The Sonny Side: Sonny Miles Hones His Unique Sound

This Winston-Salem native and NC State grad creates catchy music that draws from genres like soul, jazz, pop, rock and hip-hop.
by David Menconi | photography by Samantha Everette

At the end of 2019, Winston-Salem native Sonny Miles had just turned 24 and was making music in and out of groups around the Triangle. His hip-hop group, Dotwav Media, had put out an album that year, but it was Miles’ extracurricular solo work that drew breakthrough attention — specifically “Raleighwood Hills,” a lilting ballad featuring Miles with fellow locals LesTheGenius and Jaxson Free.

Miles played the song’s gentle guitar riff and rapped the middle verse, and they put together a video at Dorothea Dix Park. No one thought much about the song’s prospects.

But shortly after noon on Dec. 30, 2019, former President Barack Obama sent out his “Favorite Music of 2019” playlist to his 133 million Twitter followers. Alongside songs by Lizzo, Bruce Springsteen, J. Cole, Beyoncé and other titans, there was “Raleighwood Hills.”

“To this day, we’re still trying to figure out how it happened,” says Miles. “We didn’t have any marketing money, the guy who shot the video had never made one before and I don’t think we were even on any playlists. But somehow, he heard it.

It felt validating, even if you don’t want to get caught up in external validation. Still, something like that gives you a leg up on respect and being taken seriously. It helped keep me moving.”

Miles has since moved back to Winston-Salem and continues putting out a steady stream of music online through Bandcamp, YouTube and SoundCloud — all of it excellent, if stylistically hard to pin down. Equal parts Stevie Wonder and Kendrick Lamar, Miles draws from soul, jazz, pop, rock and hip-hop, all grounded in the gospel he grew up with.

As catchy as he is rhythmic, Miles is musically versatile enough to be an ideal opening act for the likes of Maxwell or Lauryn Hill.

Born Jordan Williams, he played his earliest gigs as a 10-year-old drummer behind his vocalist father, Stephen, in the choir at Winston-Salem’s Christ Cathedral Church of Deliverance. Music remained a focus through his childhood and then became an obsession after he moved to Raleigh to study communications at North Carolina State University.

That was when he adopted his stage name, Sonny Miles, from two notable jazz musicians — saxophonist Sonny Stitt and trumpet legend Miles Davis.

In Raleigh, Miles’ main instrument became his voice, in the on-campus a cappella group Grains of Time, while he played guitar in other groups. In 2016, Miles’ junior year, he found himself playing the annual PackHowl Concert at NC State’s Reynolds Coliseum as an opening act for Grammy-winning Atlanta rapper T.I.. “T.I. told me he was impressed!” says Miles.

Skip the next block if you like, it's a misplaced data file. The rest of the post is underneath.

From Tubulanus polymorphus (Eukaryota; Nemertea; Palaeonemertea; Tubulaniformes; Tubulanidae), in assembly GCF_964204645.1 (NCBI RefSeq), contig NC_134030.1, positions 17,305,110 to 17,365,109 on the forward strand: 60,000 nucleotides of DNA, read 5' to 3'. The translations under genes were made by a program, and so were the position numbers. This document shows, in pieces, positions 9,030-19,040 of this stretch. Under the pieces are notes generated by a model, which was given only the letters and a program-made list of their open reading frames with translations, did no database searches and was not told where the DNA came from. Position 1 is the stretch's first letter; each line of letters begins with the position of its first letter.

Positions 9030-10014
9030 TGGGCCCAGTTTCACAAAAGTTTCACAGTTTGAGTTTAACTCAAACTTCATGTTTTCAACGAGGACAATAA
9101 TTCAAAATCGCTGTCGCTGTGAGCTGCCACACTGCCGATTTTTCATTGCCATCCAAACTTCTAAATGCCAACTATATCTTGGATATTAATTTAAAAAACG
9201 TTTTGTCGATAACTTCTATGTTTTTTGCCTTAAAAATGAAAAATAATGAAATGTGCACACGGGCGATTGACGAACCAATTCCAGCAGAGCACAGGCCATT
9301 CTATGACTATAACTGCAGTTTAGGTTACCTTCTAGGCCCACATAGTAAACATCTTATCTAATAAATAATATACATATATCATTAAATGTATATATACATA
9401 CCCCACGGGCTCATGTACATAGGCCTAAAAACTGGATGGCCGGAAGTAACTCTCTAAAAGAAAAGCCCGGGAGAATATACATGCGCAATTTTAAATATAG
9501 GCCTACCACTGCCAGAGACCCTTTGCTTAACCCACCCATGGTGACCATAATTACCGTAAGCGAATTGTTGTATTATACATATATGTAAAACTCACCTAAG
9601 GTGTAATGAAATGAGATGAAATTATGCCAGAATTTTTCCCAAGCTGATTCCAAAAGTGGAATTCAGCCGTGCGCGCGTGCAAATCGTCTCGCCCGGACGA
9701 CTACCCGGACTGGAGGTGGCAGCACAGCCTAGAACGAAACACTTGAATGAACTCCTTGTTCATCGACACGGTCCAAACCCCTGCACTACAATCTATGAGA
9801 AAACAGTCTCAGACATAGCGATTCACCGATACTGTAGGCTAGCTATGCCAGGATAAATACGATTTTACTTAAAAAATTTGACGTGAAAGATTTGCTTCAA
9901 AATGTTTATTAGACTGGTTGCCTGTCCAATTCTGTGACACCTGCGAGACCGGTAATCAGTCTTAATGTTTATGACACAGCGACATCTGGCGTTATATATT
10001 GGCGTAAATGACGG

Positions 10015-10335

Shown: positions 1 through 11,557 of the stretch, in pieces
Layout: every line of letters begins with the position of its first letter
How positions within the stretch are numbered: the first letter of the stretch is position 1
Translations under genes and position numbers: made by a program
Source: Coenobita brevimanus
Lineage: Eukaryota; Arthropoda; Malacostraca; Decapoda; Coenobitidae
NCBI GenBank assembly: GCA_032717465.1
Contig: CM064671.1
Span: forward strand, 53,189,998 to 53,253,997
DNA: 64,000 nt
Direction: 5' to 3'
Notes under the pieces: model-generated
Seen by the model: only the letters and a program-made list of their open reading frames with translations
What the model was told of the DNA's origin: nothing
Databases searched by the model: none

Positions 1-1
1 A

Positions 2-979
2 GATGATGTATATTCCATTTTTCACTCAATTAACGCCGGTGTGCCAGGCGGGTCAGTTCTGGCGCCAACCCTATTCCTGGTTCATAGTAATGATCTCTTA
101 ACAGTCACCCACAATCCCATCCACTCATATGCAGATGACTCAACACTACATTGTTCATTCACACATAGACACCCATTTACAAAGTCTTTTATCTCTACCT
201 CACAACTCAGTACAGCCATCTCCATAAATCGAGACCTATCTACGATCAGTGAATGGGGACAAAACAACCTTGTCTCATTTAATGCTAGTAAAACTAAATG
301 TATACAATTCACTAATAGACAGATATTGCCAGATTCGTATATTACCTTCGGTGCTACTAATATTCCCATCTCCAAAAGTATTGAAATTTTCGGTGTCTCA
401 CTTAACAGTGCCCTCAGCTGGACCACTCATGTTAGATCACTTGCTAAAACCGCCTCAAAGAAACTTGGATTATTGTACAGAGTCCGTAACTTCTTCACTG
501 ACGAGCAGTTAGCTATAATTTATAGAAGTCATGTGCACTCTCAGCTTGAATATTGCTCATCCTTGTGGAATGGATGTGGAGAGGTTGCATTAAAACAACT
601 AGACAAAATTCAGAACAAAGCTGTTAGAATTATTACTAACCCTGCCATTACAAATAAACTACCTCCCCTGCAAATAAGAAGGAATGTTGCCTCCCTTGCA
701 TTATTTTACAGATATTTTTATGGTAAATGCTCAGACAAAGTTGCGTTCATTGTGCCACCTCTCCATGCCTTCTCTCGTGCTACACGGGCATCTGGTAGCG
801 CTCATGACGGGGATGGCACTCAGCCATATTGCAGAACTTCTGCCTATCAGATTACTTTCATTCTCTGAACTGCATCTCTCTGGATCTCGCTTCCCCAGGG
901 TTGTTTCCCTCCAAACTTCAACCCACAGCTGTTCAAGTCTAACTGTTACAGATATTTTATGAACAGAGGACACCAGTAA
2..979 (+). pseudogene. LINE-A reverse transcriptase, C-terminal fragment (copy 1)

After graduating in 2018, Miles freelanced as a Lyft driver to pay the bills between gigs. And while the Obama hit was the break of a lifetime, it brought label interest but didn’t result in a contract. After several frustrating near-misses with record labels, he’s planning to independently release his official full-length debut album at some point this year.

“It’s becoming a running joke, but it really is coming out,” Miles says. “The old days in the music industry, what made that era sharp was there were channels you had to go through. Labels would spend $200,000 on making a record, so it felt like it had to be earned a little more.

Now, it’s attention that has to be earned, and that can be tough. But I still appreciate this era, where you can be weird and not fit in a box. There are benefits in striving to sound like yourself. Eventually, you look up and you’re the only thing you can do.”

Phonte Coleman, of the pioneering North Carolina hip-hop group Little Brother and the Grammy-nominated band The Foreign Exchange, has emerged as a mentor for Miles. A music industry veteran,  Coleman advised Miles to stop chasing record deals and just run his career himself to start out.

“Sonny Miles, I love that kid,” Coleman says. “Incredibly and amazingly talented with a rare gift, a brilliant musician and singer. He’s someone I’ve come to know, love and root for. I’ve tried to be the guy I never had when I was coming up 20 years ago, do what I can to help him not make the same mistakes I did.”

Meantime, Miles is eager for the rest of the world to finally hear the album he’s been working on. Titled Gamma, it’s all love songs.

Gamma tries to take the journey of the act of falling in love with someone,” Miles says. “In a 30-minute joint, I try to cover every emotion of love: thinking about someone, falling for them, getting together. It’s about emotiveness and passion, and returning to R&B that has unique beats, live instrumentation, songs that mean something. Let’s talk about love again. That’s what I’m singing about.” 

This article originally appeared in the July 2023 issue of WALTER magazine.